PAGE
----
Forestry & Trails

2016 Forestry and Hiking Report

By Bruce Magee

The Mazinaw-Lanark Forest Inc. will continue its 2017-18 Annual Work Schedule (AWS) of our existing provincial 10-year forest maintenance plan with a harvest of Block 191, (North and South of Trout Lake Rd. north of Otter Lake) and 161 (South of Weslemkoon Lake Rd 2nd block west of the Lake).  For the 2017-18 season there will be tending of 2,000 pine and spruce seedlings in Block 163 (South of Seymore Creek and east of the Lake) and there will be harvest on block 181 (South of Ashby Lake between Weslemkoon and Hwy 41).  None of these cuttings will encroach minimum set-backs from the Lake. 

If anyone would like to view a pdf of the maps of these areas please feel free to contact me, and I would be happy to e-mail them to you.  My e-mail address is



Saturday Aug 12th, 10:00am.  Meet at the Seymour Creek Campsite. We’ll cross Seymour Creek together and hike onto block 163 and inspect modified cutting and tending practices. The Seymour Creek campsite is on the right-hand side hallway up Seymour Creek and before the Little Wes portage. We’ll hike as a group in a low impact method, which means we’ll leave only the trail behind.  The hike is estimated to take 1.5 hours in total. Come prepared with hat, insect repellent, water, and good hiking shoes.  Additionally, bring a camera if you like.



We’ll be offering nursery plantings again this year for those who would like to improve the management of the riparian zone around their cottage. The riparian zone is the ribbon of land around our lake from the high water mark to the densely forested wood land. From a conservation perspective, this is a key strip of land as it must filter effluent from our weeping tile beds, and retain storm water run-off into the lake. To a large degree it controls the water quality of our lake, and by extension the ecosystem for Weslemkoon fish and wildlife habitat.  AND, it goes without saying that lake water quality is critical to our enjoyment at the cottage, for swimming, boating and the many water activities that we all so enjoy.

We’ll have 20 seedlings available at cost for four cottagers that would like to have them planted on their property.  We’ll have a small crew of young and old members to help plant the first or second weekend after spring ice-out.  The cost of the seedlings is $1.29 each. If you would like to sign up for this planting on your property please call or e-mail me at, or call at (905) 854 2014.



If you’re interested in helping maintain one of the hiking trails around our lake please read on.

The LWCA is continuing its maintenance of our trails around Otter and Weslemkoon to other lakes.  The goal is to keep our trails in a clear and identifiable condition that allows hikers to be closer to nature.  Work on a trail will consist of clearing limbs and foliage around the trail head sign, pruning back branches on the trail and sectioning dead falls that block the path. Keeping it simple/natural, marking the start of the path, and clearing the way to make it an easy hike is the motto of our work.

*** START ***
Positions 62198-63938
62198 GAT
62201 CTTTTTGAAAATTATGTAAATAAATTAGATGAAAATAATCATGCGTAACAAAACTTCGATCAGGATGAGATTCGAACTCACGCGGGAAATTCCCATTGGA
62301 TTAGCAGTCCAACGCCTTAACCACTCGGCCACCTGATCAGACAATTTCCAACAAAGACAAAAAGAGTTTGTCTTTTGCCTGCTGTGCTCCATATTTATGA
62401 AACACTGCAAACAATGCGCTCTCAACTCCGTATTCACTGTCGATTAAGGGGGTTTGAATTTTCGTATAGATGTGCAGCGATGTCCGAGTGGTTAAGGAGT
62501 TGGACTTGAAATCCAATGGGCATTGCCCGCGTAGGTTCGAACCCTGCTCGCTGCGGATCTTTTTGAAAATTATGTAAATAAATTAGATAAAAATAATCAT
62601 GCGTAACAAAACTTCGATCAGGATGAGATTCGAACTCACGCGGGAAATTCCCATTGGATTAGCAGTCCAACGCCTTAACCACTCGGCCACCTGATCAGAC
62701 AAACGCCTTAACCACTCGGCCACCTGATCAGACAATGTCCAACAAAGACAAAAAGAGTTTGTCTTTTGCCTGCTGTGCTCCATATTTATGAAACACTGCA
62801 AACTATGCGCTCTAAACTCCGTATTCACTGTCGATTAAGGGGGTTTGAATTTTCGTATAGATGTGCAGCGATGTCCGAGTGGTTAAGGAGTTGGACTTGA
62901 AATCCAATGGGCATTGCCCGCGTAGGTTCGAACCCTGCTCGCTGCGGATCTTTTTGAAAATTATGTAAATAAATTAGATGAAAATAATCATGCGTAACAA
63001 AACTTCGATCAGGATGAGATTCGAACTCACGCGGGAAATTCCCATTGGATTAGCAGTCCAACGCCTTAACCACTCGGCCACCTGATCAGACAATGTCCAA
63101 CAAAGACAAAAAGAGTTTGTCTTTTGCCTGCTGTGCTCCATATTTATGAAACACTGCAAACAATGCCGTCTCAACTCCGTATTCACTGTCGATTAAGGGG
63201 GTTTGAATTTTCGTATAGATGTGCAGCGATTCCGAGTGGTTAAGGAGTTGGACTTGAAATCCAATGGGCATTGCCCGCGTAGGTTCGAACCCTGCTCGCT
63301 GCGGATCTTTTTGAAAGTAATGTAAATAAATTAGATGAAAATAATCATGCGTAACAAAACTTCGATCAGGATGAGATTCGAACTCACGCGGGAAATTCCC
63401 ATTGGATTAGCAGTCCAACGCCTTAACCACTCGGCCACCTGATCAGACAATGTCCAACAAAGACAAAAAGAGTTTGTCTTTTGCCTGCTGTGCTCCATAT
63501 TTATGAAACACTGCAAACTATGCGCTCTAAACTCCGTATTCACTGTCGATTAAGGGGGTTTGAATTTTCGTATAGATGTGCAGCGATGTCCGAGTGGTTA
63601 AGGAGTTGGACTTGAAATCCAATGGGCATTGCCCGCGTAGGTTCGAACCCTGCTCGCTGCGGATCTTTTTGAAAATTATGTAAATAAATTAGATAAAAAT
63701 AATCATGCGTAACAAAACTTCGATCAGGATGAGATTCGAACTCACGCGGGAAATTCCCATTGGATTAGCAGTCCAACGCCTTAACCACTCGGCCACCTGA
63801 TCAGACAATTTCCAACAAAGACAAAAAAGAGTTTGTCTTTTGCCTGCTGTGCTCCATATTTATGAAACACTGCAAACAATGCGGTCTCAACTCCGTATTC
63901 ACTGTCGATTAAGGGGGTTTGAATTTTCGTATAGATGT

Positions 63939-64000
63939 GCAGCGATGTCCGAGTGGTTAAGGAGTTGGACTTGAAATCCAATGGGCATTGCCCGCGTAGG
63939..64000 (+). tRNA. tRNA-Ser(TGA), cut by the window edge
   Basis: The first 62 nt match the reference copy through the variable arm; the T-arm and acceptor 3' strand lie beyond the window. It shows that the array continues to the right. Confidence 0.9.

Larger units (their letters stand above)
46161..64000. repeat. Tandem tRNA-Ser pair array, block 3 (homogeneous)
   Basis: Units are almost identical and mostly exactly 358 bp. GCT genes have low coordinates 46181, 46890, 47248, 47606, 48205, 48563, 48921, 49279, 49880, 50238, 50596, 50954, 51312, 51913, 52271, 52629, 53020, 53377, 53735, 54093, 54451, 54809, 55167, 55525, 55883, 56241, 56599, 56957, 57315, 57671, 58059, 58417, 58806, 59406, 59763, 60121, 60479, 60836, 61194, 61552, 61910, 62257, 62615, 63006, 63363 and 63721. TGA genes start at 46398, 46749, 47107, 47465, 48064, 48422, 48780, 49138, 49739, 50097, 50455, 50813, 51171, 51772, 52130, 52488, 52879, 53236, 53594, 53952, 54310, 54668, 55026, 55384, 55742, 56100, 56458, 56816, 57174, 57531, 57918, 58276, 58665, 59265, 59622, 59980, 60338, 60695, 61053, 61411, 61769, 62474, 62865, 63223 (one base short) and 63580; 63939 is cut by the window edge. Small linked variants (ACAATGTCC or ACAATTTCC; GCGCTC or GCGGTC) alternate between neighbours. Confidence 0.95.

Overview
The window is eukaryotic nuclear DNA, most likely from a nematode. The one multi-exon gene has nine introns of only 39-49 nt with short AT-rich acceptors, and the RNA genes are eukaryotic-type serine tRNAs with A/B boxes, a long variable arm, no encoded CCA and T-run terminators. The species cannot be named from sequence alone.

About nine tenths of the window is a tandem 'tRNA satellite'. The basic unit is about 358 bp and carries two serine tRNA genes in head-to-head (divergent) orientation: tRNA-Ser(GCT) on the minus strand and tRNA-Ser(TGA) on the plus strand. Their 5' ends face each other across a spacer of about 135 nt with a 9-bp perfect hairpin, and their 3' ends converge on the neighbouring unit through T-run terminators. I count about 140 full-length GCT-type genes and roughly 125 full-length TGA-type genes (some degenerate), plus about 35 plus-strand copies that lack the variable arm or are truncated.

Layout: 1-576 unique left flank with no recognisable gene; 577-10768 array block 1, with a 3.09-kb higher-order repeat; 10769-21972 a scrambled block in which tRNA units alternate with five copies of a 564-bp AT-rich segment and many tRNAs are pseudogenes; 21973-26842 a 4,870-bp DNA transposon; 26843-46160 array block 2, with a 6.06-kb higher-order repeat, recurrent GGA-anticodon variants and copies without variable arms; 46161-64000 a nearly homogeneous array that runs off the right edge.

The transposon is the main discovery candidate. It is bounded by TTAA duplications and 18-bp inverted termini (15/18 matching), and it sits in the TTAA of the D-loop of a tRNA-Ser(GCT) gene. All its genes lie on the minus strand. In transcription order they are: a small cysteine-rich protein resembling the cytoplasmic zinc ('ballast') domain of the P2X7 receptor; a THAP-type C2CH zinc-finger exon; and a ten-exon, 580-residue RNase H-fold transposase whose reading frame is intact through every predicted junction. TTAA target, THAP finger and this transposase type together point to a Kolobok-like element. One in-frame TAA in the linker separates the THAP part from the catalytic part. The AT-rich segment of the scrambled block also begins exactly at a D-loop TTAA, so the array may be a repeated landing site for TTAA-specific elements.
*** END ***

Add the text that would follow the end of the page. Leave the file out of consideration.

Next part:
If you’re interested in helping and would like to participate; get together a minimum of two people to form a trail maintenance team. Contact Bruce Magee by e-mail or phone (905) 854-2014, or cell (416) 432-3098. Please have the names of your team members ready/committed to the

task, and an anticipated date to do the maintenance, as well as a couple of trail choices (in case your first choice is already signed-up by another party).  All trail maintenance teams will be thanked and identified in The Loon Call.

Maintenance Team Specifics:  At the trail…  Prune back the branches that would be in the way of portaging a canoe along the trail. Cut and remove the dead falls across the path area. Pick up any garbage and hike it out.

Volunteers need to bring their own:

  • Pruning sheers
  • Bow saw or chain saw
  • Proper shoes clothing and protective gear

Here are a few precautionary notes of things not to do:

  • Do not modify or improve the boat landing area (no approval for any dock work)
  • Do not clear excessively wide trails (reduces the closeness to nature)
  • Do not get hurt
  • DO be smart, be safe and enjoy the project

Here’s the list of trails that need maintenance:

  • Needs to be done in 2017
  • Done in 2015-16
  • Ashby Lake
  • Mink Lake
  • McKenzie Lake
  • Effingham Lake (Little Wes)
  • Shiner Lake
  • Little Long Lake
  • Canoe Lake
  • Buck Lake
  • Green Lake (western trail)
  • Green Lake (eastern trail)
  • Pikes Peak
  • Pot Holes

A big and hearty thank you for all those that contributed to trail maintenance in summer of 2016. 

  • Christopher and Cindy Roberts
  • Kevin Moyser
  • Paul Bottos and Bruce Magee